The importance of acquisition learning on nicotine and varenicline drug substitution in a drug-discriminated goal-tracking task

Brady M. Thompson, Scott T. Barrett, Y. Wendy Huynh, David A. Kwan, Jennifer E. Murray, Rick A. Bevins

Research output: Contribution to journalArticlepeer-review

2 Scopus citations


Nicotine and varenicline (Chantix®; the leading non-nicotine cessation pharmacotherapy) can come to control appetitive behaviors such as goal-tracking. We tested rats (N = 48) in a drug-discriminated goal-tracking (DGT) task where each rat received daily subcutaneous injections of either nicotine (0.4 mg/kg) or saline (0.9% [w/v]) interspersed across the acquisition phase (Phase 1). On saline days, sucrose was intermittently available. On nicotine days, sucrose was withheld. All rats acquired the discrimination with increased goal-tracking rates on saline days relative to nicotine days. Following acquisition, rats were separated into four groups to assess drug-substitution and discrimination reversal in Phase 2. The first group maintained the stimulus-reinforcer relation from acquisition (NIC-). The reversal group was now given access to sucrose on nicotine days (NIC+). The substitution group replaced nicotine with varenicline (1 mg/kg) while maintaining the acquisition stimulus-reinforcer relation (VAR-). The substitution and reversal group had nicotine replaced by varenicline and the stimulus-reinforcer relation reversed (VAR+). Rats in all groups learned or maintained their Phase 1 discriminations. For Phase 2, the reversal groups (+ conditions) acquired their discriminations within 10 sessions. The VAR- group displayed a pattern of disrupted discrimination at the outset of Phase 2 but was reestablished after continued training. In substitution testing, VAR groups received nicotine and NIC groups received varenicline. The NIC- and VAR- groups displayed full substitution of the test stimulus whereas the NIC+ and VAR+ groups displayed partial substitution of the test stimulus. Rats underwent nicotine extinction in Phase 3. Initial responding for each group mimicked Phase 2 training (i.e., higher responding by the reversal groups). All rats maintained similarly low levels of responding after six sessions. In conclusion, initial learning history with nicotine (i.e., + or −) influenced drug-stimulus substitution and the rate at which new learning (e.g., reversal) occurs with the varenicline and nicotine interoceptive stimuli.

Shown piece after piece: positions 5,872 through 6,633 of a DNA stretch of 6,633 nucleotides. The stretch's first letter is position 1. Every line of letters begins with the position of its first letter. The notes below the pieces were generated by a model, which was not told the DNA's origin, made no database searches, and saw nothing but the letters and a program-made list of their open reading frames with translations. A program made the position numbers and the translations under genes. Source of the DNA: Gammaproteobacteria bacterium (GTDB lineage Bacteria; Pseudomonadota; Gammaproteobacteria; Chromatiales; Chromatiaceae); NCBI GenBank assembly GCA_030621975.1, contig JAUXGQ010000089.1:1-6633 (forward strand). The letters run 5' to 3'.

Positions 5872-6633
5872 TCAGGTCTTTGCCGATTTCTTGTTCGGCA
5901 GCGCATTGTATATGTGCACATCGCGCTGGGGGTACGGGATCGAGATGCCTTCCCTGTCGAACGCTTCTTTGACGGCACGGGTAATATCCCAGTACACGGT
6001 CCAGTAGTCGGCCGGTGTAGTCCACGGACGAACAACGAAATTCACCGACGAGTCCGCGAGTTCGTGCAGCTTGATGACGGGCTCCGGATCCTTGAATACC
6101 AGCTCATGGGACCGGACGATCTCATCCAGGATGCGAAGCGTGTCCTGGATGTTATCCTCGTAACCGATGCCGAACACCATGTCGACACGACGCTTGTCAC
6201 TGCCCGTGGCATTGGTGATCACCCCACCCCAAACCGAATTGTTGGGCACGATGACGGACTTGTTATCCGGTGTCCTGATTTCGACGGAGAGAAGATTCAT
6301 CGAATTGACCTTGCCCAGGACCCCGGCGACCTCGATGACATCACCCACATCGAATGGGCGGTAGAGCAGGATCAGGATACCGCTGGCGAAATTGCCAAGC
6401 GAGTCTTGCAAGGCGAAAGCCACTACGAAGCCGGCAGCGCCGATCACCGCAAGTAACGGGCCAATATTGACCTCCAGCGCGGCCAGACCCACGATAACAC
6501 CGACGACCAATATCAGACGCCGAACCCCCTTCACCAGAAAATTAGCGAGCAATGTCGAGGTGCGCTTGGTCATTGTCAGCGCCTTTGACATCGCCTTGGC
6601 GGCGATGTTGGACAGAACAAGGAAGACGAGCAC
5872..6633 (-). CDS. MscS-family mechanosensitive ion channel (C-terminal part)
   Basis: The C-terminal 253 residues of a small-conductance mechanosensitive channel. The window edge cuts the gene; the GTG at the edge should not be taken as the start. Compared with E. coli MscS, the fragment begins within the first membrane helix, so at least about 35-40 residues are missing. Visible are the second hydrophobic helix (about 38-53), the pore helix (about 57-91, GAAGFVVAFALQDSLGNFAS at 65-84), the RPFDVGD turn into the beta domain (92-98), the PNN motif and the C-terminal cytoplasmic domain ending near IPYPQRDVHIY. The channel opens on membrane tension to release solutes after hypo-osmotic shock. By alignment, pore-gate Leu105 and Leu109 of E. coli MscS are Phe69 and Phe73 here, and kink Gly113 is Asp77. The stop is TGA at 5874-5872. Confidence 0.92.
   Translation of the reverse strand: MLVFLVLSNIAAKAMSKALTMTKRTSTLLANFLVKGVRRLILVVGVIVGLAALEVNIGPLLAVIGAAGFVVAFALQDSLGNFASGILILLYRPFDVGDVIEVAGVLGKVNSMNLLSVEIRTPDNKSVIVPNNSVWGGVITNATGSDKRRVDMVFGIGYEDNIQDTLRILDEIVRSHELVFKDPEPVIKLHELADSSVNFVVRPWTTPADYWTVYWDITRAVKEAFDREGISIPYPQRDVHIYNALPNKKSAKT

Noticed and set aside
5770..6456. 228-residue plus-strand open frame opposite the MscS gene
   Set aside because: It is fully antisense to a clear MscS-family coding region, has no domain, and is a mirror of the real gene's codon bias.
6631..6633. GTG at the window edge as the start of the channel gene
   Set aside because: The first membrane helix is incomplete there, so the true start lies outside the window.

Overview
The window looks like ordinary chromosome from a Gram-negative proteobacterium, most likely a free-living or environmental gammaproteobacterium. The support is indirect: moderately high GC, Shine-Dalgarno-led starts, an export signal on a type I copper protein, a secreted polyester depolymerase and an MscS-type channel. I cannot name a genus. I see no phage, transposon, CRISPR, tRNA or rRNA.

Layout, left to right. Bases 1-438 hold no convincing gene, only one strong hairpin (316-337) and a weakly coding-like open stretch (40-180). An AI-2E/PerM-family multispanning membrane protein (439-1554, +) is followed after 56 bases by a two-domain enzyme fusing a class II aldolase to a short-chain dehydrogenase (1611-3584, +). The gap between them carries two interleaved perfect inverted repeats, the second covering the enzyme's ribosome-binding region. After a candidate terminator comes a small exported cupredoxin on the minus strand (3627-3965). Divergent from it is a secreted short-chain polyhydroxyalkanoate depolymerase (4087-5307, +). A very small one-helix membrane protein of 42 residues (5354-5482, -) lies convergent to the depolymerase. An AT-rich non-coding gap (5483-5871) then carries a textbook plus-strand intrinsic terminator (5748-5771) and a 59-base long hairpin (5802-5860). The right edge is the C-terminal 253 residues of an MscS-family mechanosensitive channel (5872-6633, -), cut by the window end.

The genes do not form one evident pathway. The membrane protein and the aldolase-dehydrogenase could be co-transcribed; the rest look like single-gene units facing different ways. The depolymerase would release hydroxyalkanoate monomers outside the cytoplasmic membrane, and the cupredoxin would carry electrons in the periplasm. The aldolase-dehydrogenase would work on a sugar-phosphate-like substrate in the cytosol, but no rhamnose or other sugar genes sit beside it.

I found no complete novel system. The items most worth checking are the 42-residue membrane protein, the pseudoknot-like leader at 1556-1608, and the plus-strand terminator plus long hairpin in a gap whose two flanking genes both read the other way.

Original languageEnglish (US)
Article number173045
JournalPharmacology Biochemistry and Behavior
StatePublished - Dec 2020

ASJC Scopus subject areas

  • Biochemistry
  • Toxicology
  • Pharmacology
  • Clinical Biochemistry
  • Biological Psychiatry
  • Behavioral Neuroscience


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